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How Various Cities Are Converting Streetlights To Energy Saving LEDs

Time:2016-06-16 Views:2822 Compile:SUNPER

Nowadays, it is easier for cities to convert from the traditional lightings to energy saving LEDs. Going step by step, crews in bucket trucks have made to convert 70,000 city streetlights from the sodium vapor lights to the long lasting and energy saving LEDs. On the bright side, Baltimore expects to have yearly savings of 1.9 million dollars on its electricity bills and another 275 thousand dollars in maintenance costs. Advocates even say that lights usually produce less glare and are focused more. This means that there is less light pollution.

On the dimmer side, critics say that the new lights do not illuminate the area so well. The city councilman by the name Robert W. Curran said that can be a public safety issue if the sidewalks are not well lit. He represents Northeast Baltimore. He said that they do not seem to be very effective as compared to the vapor lights.

The first phase of the 3-year project is now about 80 percent complete. Ted Atwood who is the director of the Baltimore’s in the Department of General Services said that already 8,000 new lights have been installed. The first thing they did was to switch the ten thousand city-owned streetlights followed by the lights owned by Electric Co and Baltimore Gas.

Atwood said that they are getting positive responses from the residents. Atwood added that citizens now have high efficiency of the light and less light pollution since they have focused on improving the light efficiency and reducing the amount of light that is spilling out. They are also revisiting places where the sidewalks are not well lit in order to see what they can do to improve on that. With the old lights, the sidewalks got illuminated due to the spillage from the streetlight. They are also making adjustments such as changing lenses or even redirecting the bulbs.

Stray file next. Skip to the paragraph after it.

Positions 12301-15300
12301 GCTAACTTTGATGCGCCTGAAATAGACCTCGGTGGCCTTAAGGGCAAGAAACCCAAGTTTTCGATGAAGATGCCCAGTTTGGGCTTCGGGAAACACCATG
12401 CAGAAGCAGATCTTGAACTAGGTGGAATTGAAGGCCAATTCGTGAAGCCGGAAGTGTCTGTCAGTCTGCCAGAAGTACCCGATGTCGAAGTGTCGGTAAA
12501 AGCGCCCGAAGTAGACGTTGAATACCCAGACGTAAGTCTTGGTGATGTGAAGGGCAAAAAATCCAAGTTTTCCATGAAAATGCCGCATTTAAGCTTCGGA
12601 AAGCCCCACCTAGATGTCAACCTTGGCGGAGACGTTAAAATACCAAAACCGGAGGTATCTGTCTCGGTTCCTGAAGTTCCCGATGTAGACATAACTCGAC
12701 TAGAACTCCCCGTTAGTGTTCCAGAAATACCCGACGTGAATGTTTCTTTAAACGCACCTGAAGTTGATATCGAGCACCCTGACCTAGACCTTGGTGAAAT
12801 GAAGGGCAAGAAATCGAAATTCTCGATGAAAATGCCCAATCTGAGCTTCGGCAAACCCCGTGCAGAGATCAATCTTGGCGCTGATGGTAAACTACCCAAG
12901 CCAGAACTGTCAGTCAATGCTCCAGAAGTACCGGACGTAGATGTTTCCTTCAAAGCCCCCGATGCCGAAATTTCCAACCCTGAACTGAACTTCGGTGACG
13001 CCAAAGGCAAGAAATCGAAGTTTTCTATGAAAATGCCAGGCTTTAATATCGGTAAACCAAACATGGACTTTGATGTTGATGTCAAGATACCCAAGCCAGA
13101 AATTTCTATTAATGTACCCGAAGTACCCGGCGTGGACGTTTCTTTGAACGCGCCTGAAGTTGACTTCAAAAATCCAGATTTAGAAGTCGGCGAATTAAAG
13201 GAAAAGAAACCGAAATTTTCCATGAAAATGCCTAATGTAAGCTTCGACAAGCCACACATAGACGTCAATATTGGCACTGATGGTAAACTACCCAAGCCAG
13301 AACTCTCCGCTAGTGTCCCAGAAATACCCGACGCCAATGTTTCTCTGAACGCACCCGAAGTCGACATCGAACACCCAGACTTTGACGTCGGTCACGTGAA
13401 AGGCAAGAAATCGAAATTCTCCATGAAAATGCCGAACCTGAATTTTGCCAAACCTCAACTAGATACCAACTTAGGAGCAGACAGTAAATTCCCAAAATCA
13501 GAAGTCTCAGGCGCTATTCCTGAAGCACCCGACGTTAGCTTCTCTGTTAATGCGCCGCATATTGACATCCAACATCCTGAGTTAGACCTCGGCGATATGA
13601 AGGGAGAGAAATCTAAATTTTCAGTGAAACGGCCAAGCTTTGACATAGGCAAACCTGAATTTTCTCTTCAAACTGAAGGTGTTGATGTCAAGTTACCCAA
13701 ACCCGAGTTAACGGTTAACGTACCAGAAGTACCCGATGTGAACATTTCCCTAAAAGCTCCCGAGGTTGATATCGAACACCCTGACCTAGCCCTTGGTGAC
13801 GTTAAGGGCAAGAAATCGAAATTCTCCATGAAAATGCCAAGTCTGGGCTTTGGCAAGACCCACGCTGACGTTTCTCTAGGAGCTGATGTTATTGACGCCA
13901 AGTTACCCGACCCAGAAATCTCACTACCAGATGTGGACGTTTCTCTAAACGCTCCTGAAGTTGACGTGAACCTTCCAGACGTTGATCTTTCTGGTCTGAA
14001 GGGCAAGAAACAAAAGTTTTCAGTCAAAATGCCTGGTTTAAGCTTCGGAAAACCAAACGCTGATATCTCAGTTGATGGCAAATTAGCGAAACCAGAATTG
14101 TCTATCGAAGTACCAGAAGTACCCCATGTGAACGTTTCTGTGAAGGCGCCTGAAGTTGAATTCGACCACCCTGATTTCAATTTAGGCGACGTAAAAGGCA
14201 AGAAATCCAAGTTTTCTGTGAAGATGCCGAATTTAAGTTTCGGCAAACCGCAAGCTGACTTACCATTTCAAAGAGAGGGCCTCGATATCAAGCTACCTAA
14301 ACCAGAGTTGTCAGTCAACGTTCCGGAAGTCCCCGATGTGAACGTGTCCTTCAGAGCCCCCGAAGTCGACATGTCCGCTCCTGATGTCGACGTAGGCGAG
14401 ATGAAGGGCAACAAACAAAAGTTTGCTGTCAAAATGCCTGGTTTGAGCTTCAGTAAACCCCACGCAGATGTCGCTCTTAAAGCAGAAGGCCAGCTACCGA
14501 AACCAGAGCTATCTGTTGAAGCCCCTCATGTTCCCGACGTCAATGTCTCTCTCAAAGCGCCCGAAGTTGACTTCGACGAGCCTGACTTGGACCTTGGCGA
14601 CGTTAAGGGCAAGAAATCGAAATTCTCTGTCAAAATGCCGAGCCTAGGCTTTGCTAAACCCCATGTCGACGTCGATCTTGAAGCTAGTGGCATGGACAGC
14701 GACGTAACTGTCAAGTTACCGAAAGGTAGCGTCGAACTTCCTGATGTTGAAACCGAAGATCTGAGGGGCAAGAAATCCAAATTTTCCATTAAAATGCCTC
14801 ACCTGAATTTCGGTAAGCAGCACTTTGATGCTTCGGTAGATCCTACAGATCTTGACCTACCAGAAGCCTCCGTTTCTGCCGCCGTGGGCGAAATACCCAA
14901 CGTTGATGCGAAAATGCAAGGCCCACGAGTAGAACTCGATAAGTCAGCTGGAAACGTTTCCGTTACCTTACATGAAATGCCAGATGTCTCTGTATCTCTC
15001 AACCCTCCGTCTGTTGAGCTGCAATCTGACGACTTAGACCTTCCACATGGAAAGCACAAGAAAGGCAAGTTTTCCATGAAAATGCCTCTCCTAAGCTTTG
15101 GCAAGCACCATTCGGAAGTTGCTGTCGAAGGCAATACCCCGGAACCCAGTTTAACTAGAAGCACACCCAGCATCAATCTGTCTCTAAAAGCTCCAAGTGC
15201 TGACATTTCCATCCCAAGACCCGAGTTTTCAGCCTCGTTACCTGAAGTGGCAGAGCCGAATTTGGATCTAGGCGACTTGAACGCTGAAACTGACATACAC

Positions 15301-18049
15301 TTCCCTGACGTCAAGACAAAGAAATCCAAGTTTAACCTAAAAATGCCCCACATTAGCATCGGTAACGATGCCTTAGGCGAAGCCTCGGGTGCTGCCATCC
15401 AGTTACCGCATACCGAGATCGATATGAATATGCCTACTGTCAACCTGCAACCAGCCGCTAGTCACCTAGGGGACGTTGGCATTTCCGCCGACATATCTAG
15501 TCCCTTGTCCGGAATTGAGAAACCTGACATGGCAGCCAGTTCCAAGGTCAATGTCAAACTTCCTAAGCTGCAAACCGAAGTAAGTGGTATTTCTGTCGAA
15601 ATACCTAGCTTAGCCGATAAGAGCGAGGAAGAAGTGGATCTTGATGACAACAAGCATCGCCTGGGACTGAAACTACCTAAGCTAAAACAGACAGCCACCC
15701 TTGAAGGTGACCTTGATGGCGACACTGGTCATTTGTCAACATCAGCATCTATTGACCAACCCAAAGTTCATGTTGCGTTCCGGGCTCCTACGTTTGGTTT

Mike Hilliard who is the director for community services (HARBEL Community Organization Inc) said he has heard mixed reactions concerning the new neighborhood lighting. This organization includes multiple community associations in Northeast Baltimore. He also added that some people have appreciated them since lighting is now more direct and that quality is now better. Some people have also appreciated that the city is switching to energy saving LEDs. However, some have complained about them in that they do not throw out the peripheral lighting like the sodium vapor lights did.

The Mid-Atlantic AAA spokesman by the name Lon Anderson said that the LED lights usually produce less glare as compared to the sodium vapor lights. This makes it easier for motorists to spot other drivers as well as pedestrians. Anderson said that the lights being installed are enabling drivers to see other objects in a more natural color rendering. The more uniform lighting is also providing better illumination to the area targeted. Thus, they are good for city’s electric bills, better for drivers as well as better for our environment.

For both the state and local government agencies searching for ways to cut costs, converting the street and traffic lights is a good way for savings. Clinton Climate initiative carried out a study that showed that streetlights may account for about 60 percent of the total municipality’s bill. The Maryland agencies are working hard to switch as well. The state officials also estimated that the LED streetlights have a lifespan of between 7 and 9 years while the standard sodium vapor lights have a lifespan of 3 to 4 years.

During this summer, the Maryland Transportation Authority will test LED lighting on Key Bridge as they prepare to replace the antiquated fixtures. The MdTA opted to use the LEDs on Key Bridge due to their superior vibration resistance. Agencies are converting lane-use signals to LED-type signals. They have also started designing a new LED-based lighting system so as to replace 8,680 fluorescent tubes.

By next year, the State Highway Administration will start its first LED streetlight project along Kent Island in the US. The agency spokesman by the name David Buck said that since the technology continues to improve and cost decrease, the LED conversion projects shall be incorporated into the budget, just the same way the traffic signals are converted to LEDs. Buck said that they at the point of improving technology whereby the additional minimal upfront investment is outdone by the maintenance savings as well as the long term energy consumption.

Some two years ago, the National Aquarium was able to convert its landmark 350-foot wave to LEDs. This resulted to 70 percent reduction in the electricity costs. 

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